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British Ammunition

There are several types of ammunition available in Cliffs of Dover, we’ll go over the different types used by the RAF and explain their composition and effects. It’s important to note that although Cliffs of Dover allows unlimited use of ammo types, some were in fact quite rare and not in abundant supply.

Ammo Type Description
Ball, .303 inch, Magazine Rifle, Cordite, Mark I Jacketed round nose bullet with lead core.
Ball, .303 inch, Cordite, Mark VI Jacketed round nose hollow point bullet with lead core.
Ball, .303 inch, Cordite, Mark VII Jacketed pointed bullet with internal paper or aluminum tip and lead base.
Tracer (Yellow), G, 500 yd, .303 inch, Cordite, Mark I Jacketed tracer, yellow. 500 yard burn on tracer.
Tracer (Yellow), G, Infantry Long Range, 1000 yd, .303 inch, Cordite Mark II Jacketed tracer, yellow. 1000 yard burn on tracer.
Tracer (Red), G, Naval 800 yd, .303 inch, Cordite, Mark III Jacketed tracer, red. 800 yard burn on tracer.
Tracer (Yellow), G, Aircraft 550 yd, .303 inch, Cordite, Mark IV Jacketed tracer, yellow. 550 yard burn on tracer.
Tracer (Burgundy), G, Aircraft Night Dimmed, 550 yd, .303 inch, Cordite, Mark V Jacketed tracer, burgundy. 550 yard “dim” burn on tracer.
Tracer (Yellow), G, Aircraft, 550 yd, .303 inch, Nitrocellulose, Mark VIz Jacketed tracer, yellow. 550 yard burn on tracer.
Armour Piercing, W, .303 inch, Nitrocellulose, Mark Iz Armour piercing jacketed bullet.
Incendiary/Tracer (White), B, .303 inch, Nitrocellulose, Mark Iz Incendiary bullet with tracer composition.
Incendiary, B, .303 inch, Nitrocellulose, Mark VIz, “De Wilde” Improved incendiary bullet.
Observer, O, .303 inch, Cordite, Mark I Observer round, designed to show a puff of smoke when striking a target.

* Cordite and Nitrocellulose are two different types of propellant. Cordite is a long stick-like propellant, and Nitrocellulose is a tiny flake propellant.

Detailed Explanations

Ball, .303 inch, Magazine Rifle, Cordite, Mark I

Jacketed round nose bullet with lead core.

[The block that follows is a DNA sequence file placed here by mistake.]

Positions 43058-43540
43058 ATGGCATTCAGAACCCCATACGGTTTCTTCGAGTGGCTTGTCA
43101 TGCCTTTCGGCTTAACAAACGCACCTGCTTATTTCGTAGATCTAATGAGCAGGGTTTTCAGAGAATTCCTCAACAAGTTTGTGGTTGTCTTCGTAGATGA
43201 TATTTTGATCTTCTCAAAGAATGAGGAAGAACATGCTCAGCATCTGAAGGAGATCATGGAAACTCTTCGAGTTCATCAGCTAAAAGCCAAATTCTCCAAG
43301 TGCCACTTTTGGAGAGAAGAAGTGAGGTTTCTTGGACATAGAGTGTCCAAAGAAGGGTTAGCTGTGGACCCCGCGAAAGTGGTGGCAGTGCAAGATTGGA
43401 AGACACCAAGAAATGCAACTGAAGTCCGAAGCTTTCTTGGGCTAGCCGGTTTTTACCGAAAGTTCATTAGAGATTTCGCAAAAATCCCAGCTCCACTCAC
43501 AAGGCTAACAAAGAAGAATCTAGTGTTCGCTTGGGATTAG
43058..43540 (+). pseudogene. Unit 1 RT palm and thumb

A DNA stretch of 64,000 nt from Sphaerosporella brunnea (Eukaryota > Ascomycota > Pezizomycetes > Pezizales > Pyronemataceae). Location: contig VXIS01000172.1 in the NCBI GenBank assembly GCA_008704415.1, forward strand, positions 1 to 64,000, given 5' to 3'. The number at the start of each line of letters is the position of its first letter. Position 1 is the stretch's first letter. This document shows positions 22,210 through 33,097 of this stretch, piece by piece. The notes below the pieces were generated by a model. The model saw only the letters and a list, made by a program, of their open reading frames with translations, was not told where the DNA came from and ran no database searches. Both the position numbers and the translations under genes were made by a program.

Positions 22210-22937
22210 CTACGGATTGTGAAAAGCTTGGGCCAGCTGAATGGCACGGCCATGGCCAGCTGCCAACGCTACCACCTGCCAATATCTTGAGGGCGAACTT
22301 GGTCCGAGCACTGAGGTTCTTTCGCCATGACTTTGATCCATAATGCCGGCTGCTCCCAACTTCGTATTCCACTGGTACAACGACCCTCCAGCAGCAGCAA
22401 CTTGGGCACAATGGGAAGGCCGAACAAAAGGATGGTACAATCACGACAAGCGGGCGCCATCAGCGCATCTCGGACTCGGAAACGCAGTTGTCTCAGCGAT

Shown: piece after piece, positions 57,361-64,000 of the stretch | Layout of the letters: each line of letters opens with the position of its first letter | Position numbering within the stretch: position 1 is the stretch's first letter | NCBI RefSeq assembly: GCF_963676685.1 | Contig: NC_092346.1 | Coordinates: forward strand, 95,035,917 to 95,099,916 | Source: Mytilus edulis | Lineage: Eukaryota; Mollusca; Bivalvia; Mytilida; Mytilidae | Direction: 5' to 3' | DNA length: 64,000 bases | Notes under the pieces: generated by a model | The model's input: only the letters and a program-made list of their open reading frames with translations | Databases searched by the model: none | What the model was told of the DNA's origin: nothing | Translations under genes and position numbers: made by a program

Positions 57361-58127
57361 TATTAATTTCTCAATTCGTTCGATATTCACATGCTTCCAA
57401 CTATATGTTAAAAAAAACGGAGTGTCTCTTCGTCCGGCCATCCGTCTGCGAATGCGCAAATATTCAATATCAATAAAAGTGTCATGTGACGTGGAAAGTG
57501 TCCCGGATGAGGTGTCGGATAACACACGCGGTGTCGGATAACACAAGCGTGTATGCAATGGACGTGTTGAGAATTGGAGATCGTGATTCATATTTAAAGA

Ball, .303 inch, Cordite, Mark VI

Jacketed round nose hollow point bullet with lead core.

Ball, .303 inch, Cordite, Mark VII

Jacketed pointed bullet with soft nose and lead base.

Tracer (Yellow), G, 500 yd, .303 inch, Cordite, Mark I

Jacketed tracer, yellow. 500 yard burn on tracer.

Tracer (Yellow), G, Infantry Long Range, 1000 yd, .303 inch, Cordite Mark II

Jacketed tracer, yellow. 1000 yard burn on tracer.

Tracer (Red), G, Naval 800 yd, .303 inch, Cordite, Mark III

Jacketed tracer, red. 800 yard burn on tracer.

Tracer (Yellow), G, Aircraft 550 yd, .303 inch, Cordite, Mark IV

Jacketed tracer, yellow. 550 yard burn on tracer.

Tracer (Burgundy), G, Aircraft Night Dimmed, 550 yd, .303 inch, Cordite, Mark V

Jacketed tracer, burgundy. 550 yard “dim” burn on tracer. Grey tipped projectile.

Tracer (Yellow), G, Aircraft, 550 yd, .303 inch, Nitrocellulose, Mark VIz

Jacketed tracer, yellow. 550 yard burn on tracer. White tipped projectile.

Armour Piercing, W, .303 inch, Nitrocellulose, Mark Iz

Armour piercing jacketed bullet. Green tipped projectile.

Incendiary/Tracer (White), B, .303 inch, Nitrocellulose, Mark Iz

Incendiary bullet with tracer composition.

Incendiary, B, .303 inch, Nitrocellulose, Mark VIz, “De Wilde

Improved incendiary bullet.

Observer, O, .303 inch, Cordite, Mark I

Observer round, designed to show a puff of smoke when striking a target.

Ammo Types and their uses

You can basically separate all the above listed ammunition types into six categories.

Standard Ball round - This would be the most commonly used and available round for the Royal Air Force and Corpo Aereo Italiano during the Battle of Britain. Bullets with a lead core don’t have excessive penetrating power and will tend to mushroom when they hit something solid.

Armor Piercing - Standard round for the Luftwaffe, less common for RAF and CAI. Armor piercing rounds will do exactly what you think they’d do; pierce armor. AP rounds will have significantly higher penetrating power than a lead core round will, but is almost useless against non-critical parts of an airplane since it will just put a clean hole through something soft and pass right through; unless of course the pilot is in the path of the bullet.

Incendiary Rounds - These rounds are designed to start fires, specifically in fuel systems. If the fuel system is protected by armor these rounds on their own are unable to penetrate the armor protection; used in conjunction with armor piercing rounds they can set the fuel on fire after the armor piercing round punctures the tank.

Tracer Rounds - These rounds are intended to help the pilot with aim, they have about the same penetrating power as a ball round unless they have an armor piercing property to them.

Observer Rounds - These rounds are similar to Tracer rounds in that they are designed to assist the pilot with aim. British Observer rounds show a puff of smoke when they hit a target, but they do very little damage. German Beobachtung rounds explode when they hit a target and are slightly more effective than the British version.

Multi-Purpose Rounds - These are bullets that are designed to do more than one thing. Multi-purpose rounds can be quite effective, but you have to remember that they sacrifice some of their abilities by trying to do more than one thing. For example, a straight “armor piercing” round will have more penetrating power than a round that is an “armor-piercing tracer” or an “armor-piercing incendiary”. The material that is removed from an armor piercing round to add the tracer or incendiary compound will affect the density and weight of the projectile.

raf_ammunition.txt · Last modified: 2013/04/03 20:49 by ATAG_Keller